Density Gradient Column: A density gradient column is a column of liquid that varies in density with height. A sample is placed in the liquid and observed to determine at what vertical level in the column the sample is suspended. The density of the liquid at that level is the density of the sample, and that value is determined by standards of known density.

Tap Density and Vibratory Packing Density: These are very similar methods for determining the bulk density of a collection of particles under specific conditions of packing. In the former case, packing is achieved by tapping the container and in the latter by vibrating the container. The particles under test should not break up under test conditions.

Bulk / Envelope Volume by Coating: Coating the sample allows determination of bulk volume or apparent volume of solids while preventing absorption or reaction with suspension liquids. Penetration of the coating into the open pores of the sample must be considered.

Following the referenced method, the mass of the sample is obtained. The sample is dipped into molten wax of known density. After withdrawal, any air bubbles in the wax coating are pressed out, and the coated sample is weighed. The difference in weight before and after coating is the weight of the wax, and dividing this number by the density of the wax provides the volume of wax composing the coating. The volume of the coated sample is determined by hydrostatic weighing. From this volume, the volume of wax (or other coating) is subtracted, yielding the bulk (or envelope) volume of the sample.

Volume and Density Determinations by Laboratory Analytical Instruments

The displacement method is the underlying principle used in all automated volumedetermining methods discussed below.

Skeletal Volume and Density by Gas Pycnometry

A gas pycnometer operates by detecting the pressure change resulting from displacement of gas by a solid object. Figure 3 helps explain the technique. An object of unknown volume Vx is placed into a sealed sample changer of known volume Vs. After sealing, the pressure within the sample chamber is measured Ps. Then, an isolated reference chamber of known volume Vr is charged to a pressure Pr, which is greater than that of the sample chamber. A value isolating the two chambers is opened and the pressure Psys of the system is allowed to equilibrate. The gas law, PV = nRT is applied to determine the volume of the unknown as follows:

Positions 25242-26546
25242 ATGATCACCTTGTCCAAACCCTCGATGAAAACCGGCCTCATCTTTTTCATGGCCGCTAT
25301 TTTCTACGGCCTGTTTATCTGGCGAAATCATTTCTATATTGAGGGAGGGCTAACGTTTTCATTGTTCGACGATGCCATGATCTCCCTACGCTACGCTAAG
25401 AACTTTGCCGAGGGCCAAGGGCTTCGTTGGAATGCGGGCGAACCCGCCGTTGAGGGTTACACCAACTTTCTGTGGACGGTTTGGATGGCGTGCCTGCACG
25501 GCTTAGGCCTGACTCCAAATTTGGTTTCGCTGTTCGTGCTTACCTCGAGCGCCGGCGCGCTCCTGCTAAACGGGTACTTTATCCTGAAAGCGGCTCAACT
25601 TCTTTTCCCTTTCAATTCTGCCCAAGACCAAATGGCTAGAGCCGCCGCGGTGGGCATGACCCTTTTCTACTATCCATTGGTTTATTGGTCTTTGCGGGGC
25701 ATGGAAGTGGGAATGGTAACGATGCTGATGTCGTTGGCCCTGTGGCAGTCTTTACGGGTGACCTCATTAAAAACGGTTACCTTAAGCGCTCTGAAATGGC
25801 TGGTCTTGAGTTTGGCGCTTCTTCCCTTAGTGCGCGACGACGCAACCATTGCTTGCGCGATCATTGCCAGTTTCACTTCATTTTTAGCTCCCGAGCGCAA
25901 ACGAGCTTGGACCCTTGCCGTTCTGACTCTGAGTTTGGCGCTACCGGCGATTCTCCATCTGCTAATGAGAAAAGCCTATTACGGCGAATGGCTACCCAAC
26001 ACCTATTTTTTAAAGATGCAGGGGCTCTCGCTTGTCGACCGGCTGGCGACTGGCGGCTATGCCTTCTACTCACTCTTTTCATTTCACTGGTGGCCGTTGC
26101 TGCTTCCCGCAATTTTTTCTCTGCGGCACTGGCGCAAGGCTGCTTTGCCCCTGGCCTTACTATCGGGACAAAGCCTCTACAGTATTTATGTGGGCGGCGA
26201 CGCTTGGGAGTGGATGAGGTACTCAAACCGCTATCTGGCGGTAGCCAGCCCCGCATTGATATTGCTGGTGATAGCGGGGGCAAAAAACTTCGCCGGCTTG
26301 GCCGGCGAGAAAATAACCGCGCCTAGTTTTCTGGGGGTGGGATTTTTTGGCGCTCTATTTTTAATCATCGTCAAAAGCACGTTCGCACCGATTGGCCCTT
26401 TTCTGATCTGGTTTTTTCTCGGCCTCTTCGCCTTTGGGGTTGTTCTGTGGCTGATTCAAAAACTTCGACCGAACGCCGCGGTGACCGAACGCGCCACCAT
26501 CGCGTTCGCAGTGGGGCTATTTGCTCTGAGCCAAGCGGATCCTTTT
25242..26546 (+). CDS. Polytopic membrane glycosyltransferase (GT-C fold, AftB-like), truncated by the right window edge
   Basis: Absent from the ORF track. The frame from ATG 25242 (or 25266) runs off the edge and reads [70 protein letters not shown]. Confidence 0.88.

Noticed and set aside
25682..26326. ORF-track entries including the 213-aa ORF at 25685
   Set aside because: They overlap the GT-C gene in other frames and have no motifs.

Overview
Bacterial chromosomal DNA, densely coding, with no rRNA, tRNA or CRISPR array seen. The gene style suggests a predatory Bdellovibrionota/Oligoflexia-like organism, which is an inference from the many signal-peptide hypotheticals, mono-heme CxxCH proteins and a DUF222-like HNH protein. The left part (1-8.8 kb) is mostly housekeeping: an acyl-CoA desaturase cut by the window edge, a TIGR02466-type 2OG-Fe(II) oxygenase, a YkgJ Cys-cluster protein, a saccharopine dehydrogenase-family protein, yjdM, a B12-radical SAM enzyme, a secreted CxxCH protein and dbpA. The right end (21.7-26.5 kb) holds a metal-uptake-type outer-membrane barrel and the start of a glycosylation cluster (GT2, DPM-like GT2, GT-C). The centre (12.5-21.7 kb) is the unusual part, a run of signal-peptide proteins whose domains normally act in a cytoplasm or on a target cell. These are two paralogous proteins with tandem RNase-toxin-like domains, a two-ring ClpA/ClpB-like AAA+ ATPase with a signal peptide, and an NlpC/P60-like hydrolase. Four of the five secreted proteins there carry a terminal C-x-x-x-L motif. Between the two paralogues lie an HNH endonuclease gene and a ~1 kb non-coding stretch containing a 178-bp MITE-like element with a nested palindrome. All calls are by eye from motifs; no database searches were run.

Assume the system is maintained at a constant temperature T and there is no net loss or gain of gas, that is, the number of gas molecules n is constant throughout the experiment.

Figure 3. Essentials of the operation of a precalibrated gas pycnometer.

Logically, one deduces that when the valve is opened the pressure in the reference volume will fall and the pressure in the sample chamber will rise. The larger the volume of the unknown, the higher will be the final system pressure, the initial pressure of the reference chamber being the upper limit when 100 percent of the volume of the sample chamber is displaced by the unknown volume.

 

Mathematically, the initial condition is